The Couch's spadefoot toad of the Sonoran Desert is an example of how God takes care of creatures under extreme conditions. This toad lies dormant in the hot desert eleven out of twelve months each year. It has built-in sensors that tell it when a violent desert rainstorm occurs. The toad can detect vibrations of pounding rain miles away. It somehow knows to emerge from the sand when it rains so that the male toads can call for females as soon as pools of water form. Shortly afterwards the egg-laying is completed and the toads return to the sand, safe from the heat of the burning daytime sun. Most of the time the desert pools rapidly dry up, killing the eggs. Only under ideal conditions will some of the eggs hatch-nine days later. The young toads have at most a few weeks to eat enough food to survive before burying themselves in the sand for the next eleven months while waiting for another rainstorm.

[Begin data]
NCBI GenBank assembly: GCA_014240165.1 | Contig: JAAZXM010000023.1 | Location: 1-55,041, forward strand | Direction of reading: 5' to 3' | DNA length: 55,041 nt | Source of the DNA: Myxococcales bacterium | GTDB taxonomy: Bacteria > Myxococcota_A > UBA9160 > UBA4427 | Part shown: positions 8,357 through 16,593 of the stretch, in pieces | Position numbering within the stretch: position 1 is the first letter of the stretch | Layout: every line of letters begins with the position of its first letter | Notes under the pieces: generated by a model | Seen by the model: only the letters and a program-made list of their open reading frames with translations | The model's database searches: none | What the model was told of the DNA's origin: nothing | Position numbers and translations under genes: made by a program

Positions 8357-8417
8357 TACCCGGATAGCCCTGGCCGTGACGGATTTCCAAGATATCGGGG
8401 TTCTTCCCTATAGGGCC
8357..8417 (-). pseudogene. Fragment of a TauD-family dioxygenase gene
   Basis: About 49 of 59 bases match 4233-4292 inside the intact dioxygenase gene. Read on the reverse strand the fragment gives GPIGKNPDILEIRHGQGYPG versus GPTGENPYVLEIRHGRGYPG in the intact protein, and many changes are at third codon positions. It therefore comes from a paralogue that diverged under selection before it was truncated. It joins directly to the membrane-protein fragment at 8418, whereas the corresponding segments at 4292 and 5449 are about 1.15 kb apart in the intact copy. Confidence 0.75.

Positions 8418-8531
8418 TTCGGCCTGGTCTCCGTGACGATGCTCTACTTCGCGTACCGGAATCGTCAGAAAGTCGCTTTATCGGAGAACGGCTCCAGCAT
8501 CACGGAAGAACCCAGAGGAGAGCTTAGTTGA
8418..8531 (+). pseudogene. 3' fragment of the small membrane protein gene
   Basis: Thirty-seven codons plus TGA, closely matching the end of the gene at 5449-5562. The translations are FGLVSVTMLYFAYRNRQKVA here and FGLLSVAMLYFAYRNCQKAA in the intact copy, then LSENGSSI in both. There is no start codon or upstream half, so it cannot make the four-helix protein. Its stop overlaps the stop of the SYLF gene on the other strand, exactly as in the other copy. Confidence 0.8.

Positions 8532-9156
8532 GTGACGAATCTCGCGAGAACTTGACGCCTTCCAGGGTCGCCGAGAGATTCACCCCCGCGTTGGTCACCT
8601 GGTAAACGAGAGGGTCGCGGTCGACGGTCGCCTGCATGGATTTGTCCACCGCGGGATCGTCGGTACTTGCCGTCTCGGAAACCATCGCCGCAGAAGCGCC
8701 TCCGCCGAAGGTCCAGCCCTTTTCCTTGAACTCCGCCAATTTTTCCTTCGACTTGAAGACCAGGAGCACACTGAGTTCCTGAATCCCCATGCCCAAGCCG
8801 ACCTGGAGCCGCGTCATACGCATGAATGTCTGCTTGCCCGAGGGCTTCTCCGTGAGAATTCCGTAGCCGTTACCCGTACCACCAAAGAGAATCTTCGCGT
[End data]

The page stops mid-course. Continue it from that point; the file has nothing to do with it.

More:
Such survival instincts and mechanisms were probably not required before the Fall, when the world was designed as a paradise. In the current world, with its severe climates, such instincts and abilities seem to have been specifically designed for animals such as the spadefoot toad. How could this ability to adjust to such harsh weather conditions have evolved? Unless all of the abilities, instincts, and timing of the toads' reproductive cycle were in place, the toads could never have survived the very first severe season.

From A Closer Look at the Evidence by Kleiss, January 6.

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